Clearly, the first portion of the special instruction requested by [the defendant] was an attempt to reiterate more specifically the law of responsive verdicts to the jury, i.e., even if the evidence supports second degree murder, you can return a manslaughter verdict. Although arguably a technically correct statement, it is one which is integrated within the responsive verdict law. The jury was clearly instructed that it could return a verdict of guilty to the lesser included offense of manslaughter. To expound the responsive verdict law in the way that [the defendant] suggests would, in our opinion, require, at the very least, qualification and certainly explanation. There is no Louisiana jurisprudence supporting an argument that it is proper to instruct a jury that it can disobey law and reach a verdict inconsistent with the evidence. In this case, the general instruction was adequate to instruct the jury on this point. The trial judge obviously agreed. Finally, with the general instructions clearly listing manslaughter as a lesser included verdict to second degree murder, [the defendant’s] request to inform the jury that in any second degree murder case you may return a verdict of manslaughter would have been redundant.

Id. at 86 (quoting State v. Sharp, 35,714, pp. 19-20 (La.App. 2 Cir. 2/27/02), 810
So.2d 1179, 1199, writ denied, 02-1736 (La. 6/6/03), 845 So.2d 1081). We
maintain that reasoning here. 5 Defense counsel in Thibodeaux, 216 So.3d at 84 sought a special instruction as follows: “‘You may return any responsive verdict listed on the verdict form even though you find that the State has proved beyond a reasonable doubt every element of the offense charged.’”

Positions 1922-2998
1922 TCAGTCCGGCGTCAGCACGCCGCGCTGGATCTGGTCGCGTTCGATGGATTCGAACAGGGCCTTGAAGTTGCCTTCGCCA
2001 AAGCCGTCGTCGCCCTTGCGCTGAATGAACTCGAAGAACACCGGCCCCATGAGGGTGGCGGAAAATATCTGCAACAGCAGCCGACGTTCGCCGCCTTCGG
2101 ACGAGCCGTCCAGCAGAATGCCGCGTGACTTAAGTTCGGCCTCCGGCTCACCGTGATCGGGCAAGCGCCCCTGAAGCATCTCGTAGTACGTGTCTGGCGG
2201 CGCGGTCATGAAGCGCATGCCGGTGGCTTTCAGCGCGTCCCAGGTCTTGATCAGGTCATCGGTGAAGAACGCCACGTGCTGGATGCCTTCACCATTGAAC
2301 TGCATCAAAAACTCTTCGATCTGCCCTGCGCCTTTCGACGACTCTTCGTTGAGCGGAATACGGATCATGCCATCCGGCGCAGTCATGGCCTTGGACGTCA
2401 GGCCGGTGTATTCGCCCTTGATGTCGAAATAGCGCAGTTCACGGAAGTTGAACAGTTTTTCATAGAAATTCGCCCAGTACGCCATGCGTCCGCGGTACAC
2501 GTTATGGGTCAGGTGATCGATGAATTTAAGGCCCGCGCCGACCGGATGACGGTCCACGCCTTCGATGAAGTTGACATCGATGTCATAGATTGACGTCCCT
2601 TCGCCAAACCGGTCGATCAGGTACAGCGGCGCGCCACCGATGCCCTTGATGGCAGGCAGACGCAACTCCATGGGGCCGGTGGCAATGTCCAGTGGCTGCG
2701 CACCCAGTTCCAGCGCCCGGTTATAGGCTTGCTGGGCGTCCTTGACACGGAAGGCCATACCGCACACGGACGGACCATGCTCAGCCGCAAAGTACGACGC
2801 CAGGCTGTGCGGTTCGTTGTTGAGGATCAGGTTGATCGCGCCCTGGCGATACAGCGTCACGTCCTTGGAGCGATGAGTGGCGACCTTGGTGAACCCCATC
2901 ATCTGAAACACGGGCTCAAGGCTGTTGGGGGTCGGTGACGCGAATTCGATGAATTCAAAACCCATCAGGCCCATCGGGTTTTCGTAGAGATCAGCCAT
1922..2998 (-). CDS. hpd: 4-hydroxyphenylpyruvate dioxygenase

In instructing the jury in this case, the trial court explained the elements of
second degree murder and instructed that: “If you are not convinced that the
defendant is guilty of the offense charged, you may find the defendant guilty of a
lesser offense. The following offenses are responsive lesser offenses to the crime
of second degree murder: 1) manslaughter 2) negligent homicide.” The trial court
then proceeded to instruct the jury as to the elements of each before ultimately
informing the jury that:
Thus, if you are convinced beyond a reasonable doubt that the defendant is guilty of second degree murder, your verdict should be guilty of second degree murder. If you are not convinced that the defendant is guilty of second degree murder but you are convinced beyond a reasonable doubt that the defendant is guilty of manslaughter, your verdict should be guilty of manslaughter. If you are not convinced that the defendant is guilty of manslaughter, but you are convinced beyond a reasonable doubt that the defendant is guilty of negligent homicide, the form of your verdict should be guilty of negligent homicide.

If the State has failed to prove beyond a reasonable doubt that the defendant is guilty of second degree murder or any of the lesser included offenses, your verdict should be not guilty.

Finding that this instruction appropriately informed the jury of its ability to return a
responsive verdict, we leave the trial court’s denial of Defendant’s request for a
special instruction undisturbed. As the second circuit explained in Sharp, 810
So.2d at 1192, Defendant’s request would “require, at the very least, qualification
and certainly explanation.” Thus, the trial court rightfully rejected that request
pursuant to La.Code Crim.P. art. 807.
Motion for New Trial
In his final assignment of error, Defendant contends the trial court erred in
denying his motion for new trial by which he alleged that the trial court erred in
allowing hearsay statements by Ms. Dickerson that Mr. Fountain informed her of
his desire to leave the residence the day of the shooting.
Setting forth the grounds for new trial, La.Code Crim.P. art. 851 provides:
A. The motion for a new trial is based on the supposition that injustice has been done the defendant, and, unless such is shown to have been the case the motion shall be denied, no matter upon what allegations it is grounded.

B. The court, on motion of the defendant, shall grant a new trial whenever any of the following occur:

. . . .

(2) The court’s ruling on a written motion, or an objection made during the proceedings, shows prejudicial error.

A trial court’s ruling on a motion for new trial is within the sound discretion